“We will reach a point in the next years where we won’t have water for the population, nor for the industries or businesses”. This somber forecast by Alfonso Martinez Muñoz, Undersecretary of Natural Resources and Environmental Protection of the State of Nuevo León, has propelled a collaboration among a range of stakeholders in the city of Monterrey to come up with solutions to better manage the water supply. Monterrey is located in the state of Nuevo León, where dry and semi-dry climates predominate, making it highly vulnerable to scarcity or lack of water. Indeed, the Metropolitan Water Fund of Monterrey (FAMM) estimates that the current supply of water in the Metropolitan Area of Monterrey is insufficient to meet the projected needs in the next years.
Scarcity is not the only problem with water in Monterrey; both the surface water and groundwater are contaminated by polluted discharges from industries and smaller businesses. This of course has a very harmful effect on agriculture, on general consumption, and on the ecosystem in general, and when there is virtually no use of rainwater and reuse of treated wastewater, the situation is further aggravated. Add to this the warmer temperatures and droughts, and the overall pressure on water resources is intensified. The National Water Commission (CONAGUA) is already predicting less availability of water in Mexico due to the effects of climate change and a greater variability in the traditional patterns of precipitation.
So when the PROADAPT Program, financed by the IDB and the Nordic Development Fund (NDF), looked to get involved in the Monterrey area, there was already a keen interest to find innovative solutions to improve the management of current water resources. The project proposes looking at both the demand and supply side. By reducing and monitoring the consumption on the one hand, but also by increasing the availability of clean water by eliminating some of the pollutants that enterprises discharge, it is anticipated that the water resilience of SMEs can be improved.
Using data to make consumption more efficient
Water meters are already part of the water distribution infrastructure in Monterrey, but the introduction of new technology from the University of Arizona will allow for better understanding of who is using the water for what. Using the information from the meters will help reduce the water footprint in companies and SMEs that otherwise maintain very high levels of water consumption and discharge of pollutants. The information will help the companies evaluate their activities and processes to find alternatives to reduce the unnecessary consumption of different inputs and services, and to reduce the generation of waste, discharges and emissions that impact the environment.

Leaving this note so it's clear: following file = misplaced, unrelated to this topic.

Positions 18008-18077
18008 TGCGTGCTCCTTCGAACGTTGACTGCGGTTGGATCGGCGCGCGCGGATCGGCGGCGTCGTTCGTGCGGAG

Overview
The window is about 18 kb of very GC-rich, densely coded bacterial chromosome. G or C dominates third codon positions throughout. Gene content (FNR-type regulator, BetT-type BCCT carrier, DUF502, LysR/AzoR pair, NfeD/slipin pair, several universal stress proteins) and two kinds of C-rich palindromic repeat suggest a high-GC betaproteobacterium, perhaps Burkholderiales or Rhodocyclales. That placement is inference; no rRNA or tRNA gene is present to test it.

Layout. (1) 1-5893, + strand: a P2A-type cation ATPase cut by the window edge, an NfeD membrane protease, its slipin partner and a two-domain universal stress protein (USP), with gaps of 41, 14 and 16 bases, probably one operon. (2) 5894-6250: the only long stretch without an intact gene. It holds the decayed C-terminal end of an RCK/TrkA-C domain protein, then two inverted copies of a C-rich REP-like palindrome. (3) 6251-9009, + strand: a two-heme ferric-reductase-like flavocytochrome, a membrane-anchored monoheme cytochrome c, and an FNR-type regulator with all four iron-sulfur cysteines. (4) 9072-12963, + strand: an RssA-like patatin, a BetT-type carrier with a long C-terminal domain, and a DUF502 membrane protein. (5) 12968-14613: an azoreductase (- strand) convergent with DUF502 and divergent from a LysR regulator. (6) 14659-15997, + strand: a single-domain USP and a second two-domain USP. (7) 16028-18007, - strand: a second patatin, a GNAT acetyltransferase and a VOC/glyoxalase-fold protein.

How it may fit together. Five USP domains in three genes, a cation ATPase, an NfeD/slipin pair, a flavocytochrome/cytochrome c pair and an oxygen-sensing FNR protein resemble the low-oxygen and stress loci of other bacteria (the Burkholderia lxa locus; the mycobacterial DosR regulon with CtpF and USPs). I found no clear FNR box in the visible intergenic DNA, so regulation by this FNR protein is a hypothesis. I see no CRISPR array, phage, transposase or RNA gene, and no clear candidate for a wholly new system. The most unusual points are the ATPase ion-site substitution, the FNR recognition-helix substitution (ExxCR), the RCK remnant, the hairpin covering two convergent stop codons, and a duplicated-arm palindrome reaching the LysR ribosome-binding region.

An innovative aspect is that the project will link SMEs with the state government, academia, the private sector and civil society. Moreover, Future H2O of the University of Arizona will be able to analyze the efficiency of SMEs in Monterrey by looking at the data that an intelligent sensor feeds to a real-time data analysis platform. This in turn allows distributors to visualize their impacts on water scarcity through their supply chain, and to better manage the resources.
A more efficient, climate-smart management of the water supply, will allow Monterrey to ensure that this valuable resource will be available to fulfill the needs of its population now and for many years to come.
*This blog post was co-authored with Lene Mikkelsen, who provides consulting services for the IDB’s PROADAPT program.
Photo: Copyright © Rick González – Flickr – (CC BY 2.0)